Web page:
Canadian Underwriter
News

Supreme Court of Canada could consider whether alcohol consumption is relevant in dangerous driving trials


March 21, 2017   by Canadian Underwriter


Print this page Share

Canada’s highest court may consider whether a jury, in deciding whether a person is guilty of the criminal offence of dangerous driving causing death, should consider whether the accused had been drinking alcohol, if the accused was not convicted of impaired driving.

The Supreme Court of Canada announced this week that on Thursday it will release its decision on whether it will grant David McLennan leave to appeal a 2016 ruling by the Court of Appeal for Ontario.

It is an offence, under Section 249 of the Criminal Code of Canada, to drive “a motor vehicle in a manner that is dangerous to the public, having regard to all the circumstances, including the nature, condition and use of the place at which the motor vehicle is being operated and the amount of traffic that at the time is or might reasonably be expected to be at that place.”

In July, 2008 McLennan was driving his vehicle in Amherstburg when the right wheels dropped off the road after completing a curve. Court records indicate he lost control after attempting to pull the vehicle back on to the road. His son, who was a passenger in the vehicle, died as a result of the accident.

In 2013, McLennan was convicted of dangerous driving causing death and sentenced to nine months’ imprisonment, two years’ probation and a one-year driving prohibition. That was upheld by the Court of Appeal for Ontario in a ruling released Oct. 6, 2016. McLennan has applied for leave to appeal to the Supreme Court of Canada.

The “real dispute” between McLennan and the crown is over his consumption of alcohol hours before the accident. McLennan was acquitted of impaired driving.

The maximum jail sentence for dangerous driving is five years, while it is 10 years for dangerous driving causing bodily harm and 14 years for dangerous driving causing death.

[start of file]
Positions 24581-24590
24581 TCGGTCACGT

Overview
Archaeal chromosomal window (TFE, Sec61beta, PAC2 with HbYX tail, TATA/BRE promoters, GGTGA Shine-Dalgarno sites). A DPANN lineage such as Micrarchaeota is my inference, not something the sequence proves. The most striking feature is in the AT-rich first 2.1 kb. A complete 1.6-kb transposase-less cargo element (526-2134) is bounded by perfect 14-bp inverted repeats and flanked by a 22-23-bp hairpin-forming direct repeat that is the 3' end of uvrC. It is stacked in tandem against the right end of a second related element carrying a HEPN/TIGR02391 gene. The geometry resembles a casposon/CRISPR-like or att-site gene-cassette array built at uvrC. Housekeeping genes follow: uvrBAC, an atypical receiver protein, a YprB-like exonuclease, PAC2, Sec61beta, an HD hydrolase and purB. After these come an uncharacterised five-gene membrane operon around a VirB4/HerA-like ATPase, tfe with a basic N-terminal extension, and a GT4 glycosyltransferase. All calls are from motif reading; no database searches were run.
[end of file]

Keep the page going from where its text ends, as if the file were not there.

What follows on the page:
A question is “what, if any, use can the jury make of the admitted consumption of alcohol by the appellant in its consideration of the dangerous driving charge?” wrote Madam Justice Jean MacFarland of the Court of Appeal for Ontario.

The Crown argues that “the mere fact” that McLennan “had consumed some alcohol was a relevant factor for the jury in deciding whether a reasonable and prudent driver would not drive in the manner in which the appellant drove, and certainly would not drive in that manner after drinking anything at all,” Justice MacFarland added.

In upholding McLennan’s conviction, the Court of Appeal for Ontario cited several cases, including a decision released Sept. 30, 2010 by Court of Appeal for British Columbia against Brian Settle, in connection to an incident in September, 2006. In upholding Settle’s conviction, B.C.’s appeal court cited the 2008 ruling by the Supreme Court of Canada in favour of Justin Beatty, who had been acquitted by a trial judge of three counts of dangerous driving causing death.

The B.C. Court of Appeal had set aside Beatty’s acquittals and ordered a new trial, but his original acquittal was restored by the Supreme Court of Canada.